Fighting trachoma can be a dicy and delicate task. According to the World Health Organization (WHO), the trachoma epidemic is sweeping 51 countries and impacting the vision of about 2.2 million people globally.
Trachoma is an infection of the eyes that originates from the bacterium Chlamydia trachomatis. The infection is most prevalent in low-income, rural areas of Africa, Asia, Central America and South America where people often lack adequate sanitation facilities and clean water.
Fighting trachoma matters in the fight against global poverty for a variety of reasons. Children suffering from the disease are often unable to continue studying or working due to the symptoms of the illness, which include intolerable pain and constant itching. Older family members experiencing the same symptoms may struggle to support and care for their families and be unable to continue in their lines of work. Eventually, if left untreated, the infection will cause permanent blindness which significantly impacts the livelihoods of its victims.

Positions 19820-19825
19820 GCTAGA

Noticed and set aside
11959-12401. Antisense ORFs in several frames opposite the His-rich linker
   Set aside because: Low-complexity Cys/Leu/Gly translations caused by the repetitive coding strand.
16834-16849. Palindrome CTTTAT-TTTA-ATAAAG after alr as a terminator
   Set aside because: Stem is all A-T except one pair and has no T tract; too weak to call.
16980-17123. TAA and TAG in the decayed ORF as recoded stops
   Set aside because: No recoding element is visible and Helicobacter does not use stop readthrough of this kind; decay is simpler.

While trachoma is easily spread, it is both preventable and treatable. The case of ENVISION in Mozambique demonstrates the potential impact prevention and treatment measures can have in the spread of this disease.
The WHO recommends the combination of preventative measures and treatment through the SAFE strategy (Surgery, Antibiotics, Facial-cleanliness and Environmental improvement). Mozambique’s government, with the help of USAID’s Neglected Tropical Diseases Program, launched ENVISION in 2012 and aims to end trachoma in Mozambique by 2020. While this timeline may seem ambitious, there have already been significant signs of improvement in Mozambique.
According to USAID, in 2013, ENVISION distributed and successfully administered the antibiotic Zithromax in the 10 districts of Niassa, the most remote province of Mozambique. Since then, rates of trachoma in Niassa have dropped to below five percent. This is low enough to end the mass drug administrations in the area.
ENVISION leaders are also collaborating with NGOs working in the areas of sanitation, water and hygiene to aid in establishing preventative measures. While trachoma has yet to be completely eradicated, the leaders behind the ENVISION initiative have made great progress in fighting trachoma in just five years.
– Jordan Rose Little